ACCA has launched a report in which it calls on the new Conservative/Liberal Democrat coalition to work for the benefit of the economy and financial prosperity of the UK.
In the new report, entitled A Blueprint for Sustainable Recovery, ACCA sets out 33 new priorities looking at tax, small businesses, and financial regulation, as well as the public sector and sustainability.
'The challenges facing the UK economy as the new government and Parliament begin their work are significant and require a bold, sustainable response from the very beginning of the Parliament,' said Helen Brand, ACCA chief executive. 'This is a chance to recalibrate. New thinking is called for in these extraordinary times.
'Not only are we emerging from the financial crisis with an unprecedented deficit, but we have an onerous regulatory burden, an increasingly complex and uncompetitive tax system, a pensions system in need of reform, and a small and medium-sized enterprise (SME) sector calling out for support.
'In the immediate future, policymakers must also deal with the serious issues of financial sector governance and regulation, and mitigate the potential negative impact on public services of the efficiencies required to aid financial recovery.'
Selecting three policy areas from the full report, ACCA has stated it wishes to see the following:
- Corporate tax legislation should be largely removed from the Finance Bill, to provide more possibilities for thorough examination of important clauses.
- There should be consistent consultation with business on taxation issues; at all stages of the process, industry must be invited to provide advice, and remain fully apprised of possible changes.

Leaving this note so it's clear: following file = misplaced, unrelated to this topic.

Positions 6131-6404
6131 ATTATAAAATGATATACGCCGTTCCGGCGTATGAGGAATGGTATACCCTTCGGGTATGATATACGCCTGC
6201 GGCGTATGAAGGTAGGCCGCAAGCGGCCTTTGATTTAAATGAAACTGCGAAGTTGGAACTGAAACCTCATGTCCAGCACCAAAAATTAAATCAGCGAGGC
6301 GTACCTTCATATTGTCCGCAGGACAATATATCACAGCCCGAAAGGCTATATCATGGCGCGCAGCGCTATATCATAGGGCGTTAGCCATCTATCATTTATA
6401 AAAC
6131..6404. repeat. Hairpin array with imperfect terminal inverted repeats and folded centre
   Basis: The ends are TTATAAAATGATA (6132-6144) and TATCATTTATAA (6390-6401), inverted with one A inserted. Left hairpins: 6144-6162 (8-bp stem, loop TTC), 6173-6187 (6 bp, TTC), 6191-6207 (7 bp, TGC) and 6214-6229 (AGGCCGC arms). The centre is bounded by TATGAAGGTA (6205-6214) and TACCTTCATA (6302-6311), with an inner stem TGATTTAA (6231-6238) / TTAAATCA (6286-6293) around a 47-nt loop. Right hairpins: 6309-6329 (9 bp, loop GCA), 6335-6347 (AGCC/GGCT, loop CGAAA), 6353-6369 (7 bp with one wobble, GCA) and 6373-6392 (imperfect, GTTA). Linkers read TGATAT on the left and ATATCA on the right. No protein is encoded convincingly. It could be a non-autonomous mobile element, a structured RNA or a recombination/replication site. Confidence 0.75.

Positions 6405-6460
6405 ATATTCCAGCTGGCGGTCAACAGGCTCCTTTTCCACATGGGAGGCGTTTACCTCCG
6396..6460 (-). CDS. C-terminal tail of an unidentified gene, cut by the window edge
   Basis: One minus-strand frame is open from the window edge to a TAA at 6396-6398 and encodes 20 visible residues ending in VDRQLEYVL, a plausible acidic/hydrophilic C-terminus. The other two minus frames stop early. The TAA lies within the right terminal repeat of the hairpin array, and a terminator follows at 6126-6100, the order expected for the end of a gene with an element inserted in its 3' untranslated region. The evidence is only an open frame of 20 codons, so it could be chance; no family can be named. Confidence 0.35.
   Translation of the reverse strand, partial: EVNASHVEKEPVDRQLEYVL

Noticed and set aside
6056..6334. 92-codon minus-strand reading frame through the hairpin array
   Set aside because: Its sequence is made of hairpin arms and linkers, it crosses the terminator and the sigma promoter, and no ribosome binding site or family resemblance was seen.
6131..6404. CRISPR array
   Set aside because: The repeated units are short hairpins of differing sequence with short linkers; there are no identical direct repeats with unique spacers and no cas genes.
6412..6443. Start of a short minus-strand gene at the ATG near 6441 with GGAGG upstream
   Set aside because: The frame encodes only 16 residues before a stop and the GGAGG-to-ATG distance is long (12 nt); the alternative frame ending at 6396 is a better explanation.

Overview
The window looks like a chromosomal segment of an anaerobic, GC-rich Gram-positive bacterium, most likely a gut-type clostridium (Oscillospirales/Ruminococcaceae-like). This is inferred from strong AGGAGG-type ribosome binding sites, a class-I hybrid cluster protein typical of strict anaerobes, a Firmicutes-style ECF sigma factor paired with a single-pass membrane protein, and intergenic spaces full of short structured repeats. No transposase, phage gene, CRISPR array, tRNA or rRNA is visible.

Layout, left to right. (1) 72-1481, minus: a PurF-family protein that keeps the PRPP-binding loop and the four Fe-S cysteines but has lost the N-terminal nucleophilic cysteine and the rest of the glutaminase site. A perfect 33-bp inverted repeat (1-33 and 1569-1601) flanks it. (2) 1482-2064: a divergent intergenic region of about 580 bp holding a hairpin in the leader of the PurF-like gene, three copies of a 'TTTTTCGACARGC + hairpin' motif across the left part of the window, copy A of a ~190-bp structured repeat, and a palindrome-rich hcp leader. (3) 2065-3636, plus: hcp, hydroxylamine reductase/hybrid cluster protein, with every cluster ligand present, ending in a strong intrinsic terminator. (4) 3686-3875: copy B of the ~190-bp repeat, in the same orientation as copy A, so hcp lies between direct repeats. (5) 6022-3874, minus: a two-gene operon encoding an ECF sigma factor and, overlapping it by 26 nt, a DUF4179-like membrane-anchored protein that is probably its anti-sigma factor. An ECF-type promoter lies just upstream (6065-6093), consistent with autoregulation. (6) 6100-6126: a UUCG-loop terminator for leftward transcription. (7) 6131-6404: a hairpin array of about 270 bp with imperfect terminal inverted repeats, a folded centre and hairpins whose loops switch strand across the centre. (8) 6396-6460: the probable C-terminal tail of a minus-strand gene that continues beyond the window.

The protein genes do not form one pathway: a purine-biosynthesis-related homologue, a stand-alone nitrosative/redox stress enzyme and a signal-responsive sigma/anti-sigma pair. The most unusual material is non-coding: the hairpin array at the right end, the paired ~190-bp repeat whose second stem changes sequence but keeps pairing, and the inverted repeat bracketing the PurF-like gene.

- HMRC should ensure that the recommendations of the Varney Review are fully implemented, particularly in terms of taking the business perspective into account in everything it does - giving earlier clarity and reducing complexity and administrative burdens for business.
Small and medium-sized business (SMEs)
- The government should devise a medium-term strategy for business support, making sure the services offered are visible and accessible to SMEs - not through failed intermediaries but through their preferred advisers. However, if it is to provide more targeted support with fewer public resources on the ground, the government must embrace the diversity of the SME sector and invest in enriching its evidence base.
- Government intervention is required to improve SMEs' understanding of, and access to, different means of finance as the sector rebalances away from bank debt. Successful equity finance initiatives should be built upon, with support for both individual investors and high-growth businesses in search of funds.
- The 'Think Small First' principle must headline the Better Regulation agenda; the government needs to better understand SMEs' perceptions of regulation, the compliance resources available to them and the determinants of compliance behaviour. These insights should guide its impact assessments not only in the UK, but also in Europe. Furthermore, the Government needs to give small employers a chance to catch up with new employment regulation and consider further consolidation where possible.
Financial regulation and policy
- 'Too big to fail' institutions are anathema to good regulation. The government should take concrete steps to overcome this phenomenon through a Glass-Steagall-type measure - depositors will not be adequately protected until retail and investment banking are effectively separated.
- Failings in corporate governance need to be firmly and thoroughly broached, with risk management mechanisms at the centre of any review. Further steps are required to ingrain ethical business standards at all institutional levels, in order to protect the long-term interests of shareholders.
'If implemented, we believe these measures would improve the UK economy's performance and prospects over the long term in a sustainable way, both in terms of the environment but also for small and large businesses, for the public and private sectors and for other stakeholders impacted by taxation and other legislation,' said Helen Brand.